In a bit of a surprise last week, the Nets hired both long-time NBA coach Steve Clifford as a coaching consultant and all-time 3-point shooter Kyle Korver as a player development assistant coach. So what to make of the two additions to one of — if not the — biggest coaching staffs in the NBA.
First of all, there’s going to be a big difference between the two in their duties and between them and the rest of the Nets eight-man staff. Clifford will be more of an adviser to both Steve Nash and Sean Marks while Korver is going to be on the court working with players from Joe Harris to Nic Claxton on everything from free throw shooting to 3-pointers.
Brian Lewis caught up with Clifford who spoke to what he sees as his role.
“Steve and I have had a few discussions about the best way for it to be structured. But basically I’ll be working for Steve and maybe in some instances for Sean on any area that they view I could be helpful with,” Clifford told Lewis. “On any staff, staff chemistry is just like team chemistry. Steve’s the head coach, he’s already proven to be terrific at that; they have a veteran staff, a talented roster.
“Everybody that’s added — like myself, which will be obviously a smaller role — the one thing I’ve learned over the years is staff chemistry is determined by everybody on the staff taking direction from the head coach, and doing as good a job as you can in the areas you’re given to concentrate on. That’s what I’m going to do.”
So, don’t expect Clifford to be on the sidelines or on the team plane for road trips. In fact, he sees himself as more of a “resource” for Nash and Marks. The former head coach of the Hornets and Magic has a reputation for defense ... and for getting the most out of his players. He also told Lewis that he and the rest of the staff can learn from the “Big Three.”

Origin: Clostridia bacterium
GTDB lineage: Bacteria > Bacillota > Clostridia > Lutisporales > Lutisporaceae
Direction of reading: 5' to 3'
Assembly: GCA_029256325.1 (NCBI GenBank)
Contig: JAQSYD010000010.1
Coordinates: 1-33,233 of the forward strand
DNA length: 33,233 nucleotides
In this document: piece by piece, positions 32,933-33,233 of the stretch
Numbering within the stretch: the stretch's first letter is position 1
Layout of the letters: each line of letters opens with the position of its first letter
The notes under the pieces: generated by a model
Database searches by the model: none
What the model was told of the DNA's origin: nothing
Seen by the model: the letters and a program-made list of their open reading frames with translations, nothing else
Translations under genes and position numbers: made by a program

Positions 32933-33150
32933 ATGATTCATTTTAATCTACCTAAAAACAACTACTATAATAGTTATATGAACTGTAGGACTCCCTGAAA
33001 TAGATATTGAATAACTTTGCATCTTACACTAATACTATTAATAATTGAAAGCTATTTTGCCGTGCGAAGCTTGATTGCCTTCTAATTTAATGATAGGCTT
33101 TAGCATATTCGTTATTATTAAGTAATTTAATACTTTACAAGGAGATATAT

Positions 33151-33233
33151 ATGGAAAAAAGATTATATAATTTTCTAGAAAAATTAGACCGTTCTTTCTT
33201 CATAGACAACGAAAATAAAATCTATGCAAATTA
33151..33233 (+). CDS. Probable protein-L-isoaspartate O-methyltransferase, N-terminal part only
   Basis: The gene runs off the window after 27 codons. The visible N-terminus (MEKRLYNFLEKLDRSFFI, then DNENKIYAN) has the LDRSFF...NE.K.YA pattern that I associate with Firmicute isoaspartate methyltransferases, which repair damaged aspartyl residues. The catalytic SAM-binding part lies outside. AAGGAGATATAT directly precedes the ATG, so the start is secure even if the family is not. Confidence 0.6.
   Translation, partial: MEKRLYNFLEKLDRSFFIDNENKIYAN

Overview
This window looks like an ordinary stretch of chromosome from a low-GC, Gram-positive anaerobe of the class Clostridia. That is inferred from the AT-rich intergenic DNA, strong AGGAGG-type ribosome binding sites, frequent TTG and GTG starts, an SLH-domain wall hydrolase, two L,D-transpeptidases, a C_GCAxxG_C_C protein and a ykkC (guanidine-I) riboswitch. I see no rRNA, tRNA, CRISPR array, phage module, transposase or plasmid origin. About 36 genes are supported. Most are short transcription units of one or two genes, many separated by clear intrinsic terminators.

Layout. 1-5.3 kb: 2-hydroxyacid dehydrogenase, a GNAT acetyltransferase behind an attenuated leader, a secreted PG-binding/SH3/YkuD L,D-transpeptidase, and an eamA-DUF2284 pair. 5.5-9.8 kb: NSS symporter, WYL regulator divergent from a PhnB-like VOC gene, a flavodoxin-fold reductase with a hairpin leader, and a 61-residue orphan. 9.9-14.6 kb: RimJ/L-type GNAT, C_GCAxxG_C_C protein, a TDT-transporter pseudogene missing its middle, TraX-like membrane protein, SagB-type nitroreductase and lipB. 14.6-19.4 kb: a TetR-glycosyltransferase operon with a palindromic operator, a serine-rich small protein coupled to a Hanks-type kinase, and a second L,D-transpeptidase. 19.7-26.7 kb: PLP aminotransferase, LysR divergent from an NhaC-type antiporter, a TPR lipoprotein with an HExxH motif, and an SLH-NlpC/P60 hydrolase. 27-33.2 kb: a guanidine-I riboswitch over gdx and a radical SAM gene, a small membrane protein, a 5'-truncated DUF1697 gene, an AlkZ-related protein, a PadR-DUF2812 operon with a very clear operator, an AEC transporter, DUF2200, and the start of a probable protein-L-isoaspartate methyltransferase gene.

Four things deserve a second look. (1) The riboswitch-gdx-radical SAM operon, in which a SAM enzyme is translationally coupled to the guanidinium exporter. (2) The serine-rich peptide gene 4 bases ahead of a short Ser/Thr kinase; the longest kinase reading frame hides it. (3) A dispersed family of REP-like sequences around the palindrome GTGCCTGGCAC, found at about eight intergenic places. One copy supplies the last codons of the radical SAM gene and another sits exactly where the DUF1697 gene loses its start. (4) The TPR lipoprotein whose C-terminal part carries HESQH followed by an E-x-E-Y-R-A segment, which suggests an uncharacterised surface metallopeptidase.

“You learn so much from players of that caliber. So yeah, obviously it’s a big part of it, the talent level. And learning from Steve and the way he’s set such a foundation,” said Clifford, who was also an assistant with the Knicks, Rockets and Lakers, where he worked with Nash in 2012-13.
Korver, said Shams Charania on The Stadium, is going to be more hands-on. And although the 17-year veteran was known for his general basketball acumen, he was hired as a shooting coach. Charania noted that one area of focus will be helping the Nets big men improve their shooting not just beyond the arc but at the free throw line as well.
“They’re bringing in Kyle Korver for his expertise on the floor. He was a guy who was known for his sharp basketball acumen over his career but lets be honest. He’s known as a shooter. He’s fourth all time in the NBA in three pointers behind Ray Allen, Steph Curry among them, one of the best shooters,” Charania said.
“So I’m told the priority for him will be to work with other shooters on this team: the Joe Harris’s of the world, Nic Claxton, big men on this team who can learn a lot from Kyle Korver when it comes to free throw shooting and overall shooting. Just another guy like they brought in Amar’e stoudemire on Steve Nash’s staff and I think they’re making it a priority to bring in former players with high basketball acumen for this coaching staff.”
Indeed, Claxton shot less than 50 percent from the line last season. And although he showed some shooting progress when with the G League two years ago, it didn’t translate to the NBA, where’s taken only 12 three’s, making two. DeAndre Jordan, who had upped his free throw shooting in recent years, dropped back to 50 percent last season. Similarly, rookie big Day’Ron Sharpe shot only 50.5 percent from the line at North Carolina.
Charania also gave his assessment of the job Nash did last season as a rookie head coach. It’s all about the “Big Three,” he said, but noted the losses of Mike D’Antoni and Ime Udoka.
“I think Steve Nash did a good job because he allows players to go be themselves, to give them the flexibility. Kevin Durant, Kyrie Irving, James Harden, these are the leaders of this team and he gives them really the keys to the offense and the defense. He lets the players coach themselves to a degree but at the end of the day, he allows them to implement a certain culture, a certain style,” said Charania.
“But it’s going to be difficult next season. He’s going to be without Mike D’Antoni on that sideline who went to New Orleans as a coaching consultant, be without Ime Udoka who went to Boston to be head coach. So he’s going to be without those two guys. How will he fare? It’s going to be interesting to see.”